This is particularly true of a lecture I gave at the start of the academic year to students and faculty at their request. I chose a light title for the talk- How I Spent my Summer Vacation: Diary of a Prisoner of Conscience. The lecture included praise for some State actors and criticism of others. I noted that the High Court ruling of July 8th assured proper judicial monitoring of upcoming elections during the balloting process. I encouraged students to become more involved citizens, just as other public figures have been doing prominently for several weeks. I also offered training for those who were interested in observing the pre-balloting phase of this election, which comprises filing of candidacy and local campaigning.

These statements were apparently misreported to higher authorities. Now as a result, the case has been reactivated, and will go to trial in a High State Security Court. The charges as we understand them (they have yet to be issued in writing) will prove a great embarrassment to Egypt. Among other things, they implicate one of our country's leading international development partners in allegations that are without any legal substance.

I am furthermore concerned about the way in which the last round of this case has unfolded, which insults the intelligence of all Egyptians. After five weeks of relative press silence, another orchestrated attack erupted on September 22nd and 23rd. On the third day the Attorney General held a press conference announcing formal charges against me and my fellow workers at Ibn Khaldun. Those who may have believed the claim that this case is strictly criminal and not political, had only to read the daily newspapers to understand the truth.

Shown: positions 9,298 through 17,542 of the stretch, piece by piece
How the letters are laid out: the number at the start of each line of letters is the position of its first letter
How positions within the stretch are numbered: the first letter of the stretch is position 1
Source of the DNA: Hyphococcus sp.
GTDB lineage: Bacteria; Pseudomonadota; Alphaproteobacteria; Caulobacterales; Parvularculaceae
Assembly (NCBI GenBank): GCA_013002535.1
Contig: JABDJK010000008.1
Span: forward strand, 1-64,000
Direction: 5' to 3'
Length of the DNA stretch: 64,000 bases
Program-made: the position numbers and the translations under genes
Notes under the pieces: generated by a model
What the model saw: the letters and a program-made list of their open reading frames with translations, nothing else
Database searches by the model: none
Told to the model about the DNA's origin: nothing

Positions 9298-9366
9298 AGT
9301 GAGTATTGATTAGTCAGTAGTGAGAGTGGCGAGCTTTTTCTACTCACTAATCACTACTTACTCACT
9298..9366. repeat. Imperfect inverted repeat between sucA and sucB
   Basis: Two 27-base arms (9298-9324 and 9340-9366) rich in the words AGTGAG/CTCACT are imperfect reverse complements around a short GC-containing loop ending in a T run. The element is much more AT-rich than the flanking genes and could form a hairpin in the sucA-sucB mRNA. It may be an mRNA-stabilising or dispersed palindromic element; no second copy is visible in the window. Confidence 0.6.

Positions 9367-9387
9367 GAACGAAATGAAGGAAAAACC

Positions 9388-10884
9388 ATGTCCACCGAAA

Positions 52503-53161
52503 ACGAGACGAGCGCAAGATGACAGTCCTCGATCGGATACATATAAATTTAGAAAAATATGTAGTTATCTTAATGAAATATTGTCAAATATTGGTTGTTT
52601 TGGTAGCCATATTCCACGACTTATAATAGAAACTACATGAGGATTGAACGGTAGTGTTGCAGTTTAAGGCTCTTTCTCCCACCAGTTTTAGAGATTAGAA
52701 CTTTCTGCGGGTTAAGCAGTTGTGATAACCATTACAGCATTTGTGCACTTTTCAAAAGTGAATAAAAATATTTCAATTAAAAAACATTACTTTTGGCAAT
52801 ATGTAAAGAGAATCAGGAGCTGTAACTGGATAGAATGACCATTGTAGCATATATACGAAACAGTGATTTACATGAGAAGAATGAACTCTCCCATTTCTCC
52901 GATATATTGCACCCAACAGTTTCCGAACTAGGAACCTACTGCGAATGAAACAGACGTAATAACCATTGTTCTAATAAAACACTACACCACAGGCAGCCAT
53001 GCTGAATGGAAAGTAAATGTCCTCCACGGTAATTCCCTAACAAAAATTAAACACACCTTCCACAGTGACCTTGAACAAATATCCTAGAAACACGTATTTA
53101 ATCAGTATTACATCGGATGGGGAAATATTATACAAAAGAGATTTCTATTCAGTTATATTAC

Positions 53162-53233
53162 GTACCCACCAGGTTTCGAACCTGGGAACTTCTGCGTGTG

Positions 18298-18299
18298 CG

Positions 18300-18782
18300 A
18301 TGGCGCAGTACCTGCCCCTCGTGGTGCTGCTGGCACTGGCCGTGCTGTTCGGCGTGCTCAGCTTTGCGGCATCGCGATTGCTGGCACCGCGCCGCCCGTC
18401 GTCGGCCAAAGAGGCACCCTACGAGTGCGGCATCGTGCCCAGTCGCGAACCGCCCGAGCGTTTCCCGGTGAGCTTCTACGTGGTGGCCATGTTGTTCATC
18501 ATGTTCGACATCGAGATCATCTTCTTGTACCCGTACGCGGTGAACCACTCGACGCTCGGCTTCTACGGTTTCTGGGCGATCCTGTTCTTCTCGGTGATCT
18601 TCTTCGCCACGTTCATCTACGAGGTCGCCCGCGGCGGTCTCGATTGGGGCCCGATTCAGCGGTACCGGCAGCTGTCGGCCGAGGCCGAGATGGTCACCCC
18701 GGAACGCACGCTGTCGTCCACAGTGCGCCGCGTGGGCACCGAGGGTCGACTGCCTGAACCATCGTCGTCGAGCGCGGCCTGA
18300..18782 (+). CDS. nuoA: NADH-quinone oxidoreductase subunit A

I now view this not simply as a trial of Saad Eddin Ibrahim and Ibn Khaldun Center. It is a test of whether Egypt's civil society can survive and thrive - or will be muzzled and intimidated as suggested in the recent report of Amnesty International. For this reason, I have decided to devote my full attention to preparations for the trial. This will require freezing all other public activities for some time, including my role in the Independent Commission for Election Review. I am confident that a new generation of Egyptians will carry on that mission, knowing that democracy everywhere requires courage and vigilance.

I am calling on the media in Egypt to refrain from further sensationalizing of this case, and will myself not make further statements to the press for the duration of the trial. With faith in Egypt's judicial process, we now concentrate on restoring the honor of Ibn Khaldun Center, its leaders and associates.

 

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ISSN: 1556-5157